First transcontinental telephone call (3600 miles), with Thomas Augustus Watson at 333 Grant Avenue in San Francisco receiving a call from Alexander Graham Bell at 15 Dey Street in New York City is made.
The first experimental telephone exchange was based on the ideas of Tividar Puskás, and it was built by the Bell Telephone Company in Boston in 1877. He would go on to improve upon his invention, developing the multiplex switchboard.
On June 3, 1880 Alexander Graham Bell succeeded in transmitting a wireless voice telephone message using his photophone, an invention that allowed transmission of speech on a beam of light (the precursor to both fiber optic and wireless communications).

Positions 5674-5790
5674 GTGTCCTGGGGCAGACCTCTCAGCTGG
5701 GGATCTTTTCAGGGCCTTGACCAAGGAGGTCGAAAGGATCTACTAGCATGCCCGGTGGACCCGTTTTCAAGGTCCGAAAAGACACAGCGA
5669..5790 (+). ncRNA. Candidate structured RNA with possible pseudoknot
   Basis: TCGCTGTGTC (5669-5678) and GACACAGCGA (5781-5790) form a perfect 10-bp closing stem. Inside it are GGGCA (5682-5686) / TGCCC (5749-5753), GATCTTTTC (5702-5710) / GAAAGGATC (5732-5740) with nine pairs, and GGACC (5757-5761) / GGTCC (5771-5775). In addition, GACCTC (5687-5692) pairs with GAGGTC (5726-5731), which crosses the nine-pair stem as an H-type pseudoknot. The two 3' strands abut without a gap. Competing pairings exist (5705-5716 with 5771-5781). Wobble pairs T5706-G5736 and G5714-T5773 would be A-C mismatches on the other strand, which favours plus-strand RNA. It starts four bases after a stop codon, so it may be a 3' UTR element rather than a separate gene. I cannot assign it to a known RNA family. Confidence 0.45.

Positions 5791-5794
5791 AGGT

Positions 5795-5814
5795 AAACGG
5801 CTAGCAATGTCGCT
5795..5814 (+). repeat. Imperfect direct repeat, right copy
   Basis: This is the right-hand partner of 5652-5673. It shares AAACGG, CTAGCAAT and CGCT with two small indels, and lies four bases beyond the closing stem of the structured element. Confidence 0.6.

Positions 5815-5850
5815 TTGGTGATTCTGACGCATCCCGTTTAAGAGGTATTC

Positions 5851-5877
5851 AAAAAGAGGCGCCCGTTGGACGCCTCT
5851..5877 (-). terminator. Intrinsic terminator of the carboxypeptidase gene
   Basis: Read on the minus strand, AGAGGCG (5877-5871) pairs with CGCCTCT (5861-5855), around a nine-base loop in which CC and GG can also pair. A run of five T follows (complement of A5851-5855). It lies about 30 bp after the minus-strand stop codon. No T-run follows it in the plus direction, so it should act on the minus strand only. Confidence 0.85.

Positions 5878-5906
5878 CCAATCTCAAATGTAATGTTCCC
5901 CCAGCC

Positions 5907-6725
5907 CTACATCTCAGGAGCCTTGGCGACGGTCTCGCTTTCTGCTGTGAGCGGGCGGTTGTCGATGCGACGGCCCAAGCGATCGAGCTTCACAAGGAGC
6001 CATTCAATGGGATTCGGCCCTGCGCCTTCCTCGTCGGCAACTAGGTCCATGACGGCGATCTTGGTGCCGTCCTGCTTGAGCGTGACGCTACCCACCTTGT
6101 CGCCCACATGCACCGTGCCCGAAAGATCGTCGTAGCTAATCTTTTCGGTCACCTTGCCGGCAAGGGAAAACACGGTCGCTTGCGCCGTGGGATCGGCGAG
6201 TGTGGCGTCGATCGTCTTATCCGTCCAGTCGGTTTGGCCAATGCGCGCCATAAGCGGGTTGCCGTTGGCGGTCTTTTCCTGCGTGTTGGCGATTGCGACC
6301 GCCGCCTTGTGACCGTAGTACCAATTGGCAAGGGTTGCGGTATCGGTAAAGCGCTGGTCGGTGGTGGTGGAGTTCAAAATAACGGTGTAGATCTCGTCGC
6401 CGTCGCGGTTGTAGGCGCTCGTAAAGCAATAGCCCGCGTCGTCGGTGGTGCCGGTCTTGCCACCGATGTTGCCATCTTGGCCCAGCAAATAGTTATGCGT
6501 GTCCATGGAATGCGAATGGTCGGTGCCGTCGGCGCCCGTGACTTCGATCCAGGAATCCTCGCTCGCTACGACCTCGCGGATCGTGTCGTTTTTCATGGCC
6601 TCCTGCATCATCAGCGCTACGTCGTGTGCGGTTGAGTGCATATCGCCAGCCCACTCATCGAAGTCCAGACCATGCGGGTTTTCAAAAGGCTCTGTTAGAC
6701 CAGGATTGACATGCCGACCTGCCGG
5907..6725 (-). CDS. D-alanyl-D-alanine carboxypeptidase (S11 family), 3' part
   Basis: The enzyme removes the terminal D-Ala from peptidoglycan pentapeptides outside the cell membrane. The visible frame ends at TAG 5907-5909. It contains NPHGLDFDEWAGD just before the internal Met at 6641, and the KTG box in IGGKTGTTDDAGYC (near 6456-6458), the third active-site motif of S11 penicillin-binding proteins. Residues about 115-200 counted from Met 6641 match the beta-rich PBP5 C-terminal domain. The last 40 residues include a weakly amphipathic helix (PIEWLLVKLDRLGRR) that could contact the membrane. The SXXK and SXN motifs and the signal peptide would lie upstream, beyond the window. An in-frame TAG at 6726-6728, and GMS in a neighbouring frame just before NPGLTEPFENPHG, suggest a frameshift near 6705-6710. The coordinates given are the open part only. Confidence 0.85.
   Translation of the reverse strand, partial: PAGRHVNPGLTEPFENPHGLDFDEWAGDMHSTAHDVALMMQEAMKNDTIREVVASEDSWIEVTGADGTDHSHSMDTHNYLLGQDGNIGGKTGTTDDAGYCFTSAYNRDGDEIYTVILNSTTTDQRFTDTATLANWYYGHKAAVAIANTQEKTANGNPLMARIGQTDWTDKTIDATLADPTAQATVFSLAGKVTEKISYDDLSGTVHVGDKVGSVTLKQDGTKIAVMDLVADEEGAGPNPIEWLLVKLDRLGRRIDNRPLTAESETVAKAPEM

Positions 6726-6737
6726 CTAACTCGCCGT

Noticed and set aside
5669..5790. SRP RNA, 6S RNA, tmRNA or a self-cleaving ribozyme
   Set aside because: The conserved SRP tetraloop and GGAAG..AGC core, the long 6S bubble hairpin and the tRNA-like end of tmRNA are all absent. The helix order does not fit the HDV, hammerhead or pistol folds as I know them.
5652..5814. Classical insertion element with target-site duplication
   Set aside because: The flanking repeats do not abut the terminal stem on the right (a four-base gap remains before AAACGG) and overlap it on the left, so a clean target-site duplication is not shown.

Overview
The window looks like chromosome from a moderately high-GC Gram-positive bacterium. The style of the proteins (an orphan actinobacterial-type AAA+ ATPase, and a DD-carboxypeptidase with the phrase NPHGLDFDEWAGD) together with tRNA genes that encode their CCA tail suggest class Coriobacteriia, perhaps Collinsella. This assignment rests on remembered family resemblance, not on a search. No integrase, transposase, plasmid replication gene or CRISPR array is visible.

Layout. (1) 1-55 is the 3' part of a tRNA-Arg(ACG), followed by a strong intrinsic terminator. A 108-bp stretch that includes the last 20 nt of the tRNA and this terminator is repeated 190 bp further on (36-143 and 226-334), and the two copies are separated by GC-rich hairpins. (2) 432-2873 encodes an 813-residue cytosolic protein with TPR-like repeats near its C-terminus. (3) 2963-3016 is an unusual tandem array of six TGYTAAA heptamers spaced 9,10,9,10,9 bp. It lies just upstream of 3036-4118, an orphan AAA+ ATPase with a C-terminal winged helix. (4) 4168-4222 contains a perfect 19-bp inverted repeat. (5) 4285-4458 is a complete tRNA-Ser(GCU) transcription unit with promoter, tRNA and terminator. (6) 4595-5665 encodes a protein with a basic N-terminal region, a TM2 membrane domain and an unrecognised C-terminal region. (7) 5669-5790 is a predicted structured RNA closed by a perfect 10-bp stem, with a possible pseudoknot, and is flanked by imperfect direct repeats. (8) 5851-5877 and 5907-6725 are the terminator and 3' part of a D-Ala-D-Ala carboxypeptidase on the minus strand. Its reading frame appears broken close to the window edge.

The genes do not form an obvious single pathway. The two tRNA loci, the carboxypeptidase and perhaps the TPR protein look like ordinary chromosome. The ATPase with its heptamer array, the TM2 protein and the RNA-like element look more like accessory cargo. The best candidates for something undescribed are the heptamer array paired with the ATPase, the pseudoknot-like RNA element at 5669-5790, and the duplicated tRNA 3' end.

Johann Reis transfers voice electrically over a distance of 340 feet with his Reis telephone, using the phrase “The horse does not eat cucumber salad” as an example to prove that speech can be recognized at the receiving end because this phrase is hard to understand acoustically in German.
In 1856, Italian inventor Anthony Meucci developed a form of electromagnetic telephone to communicate from his laboratory to a bedroom in his house. He is often credited with inventing the telephone before Alexander Graham Bell.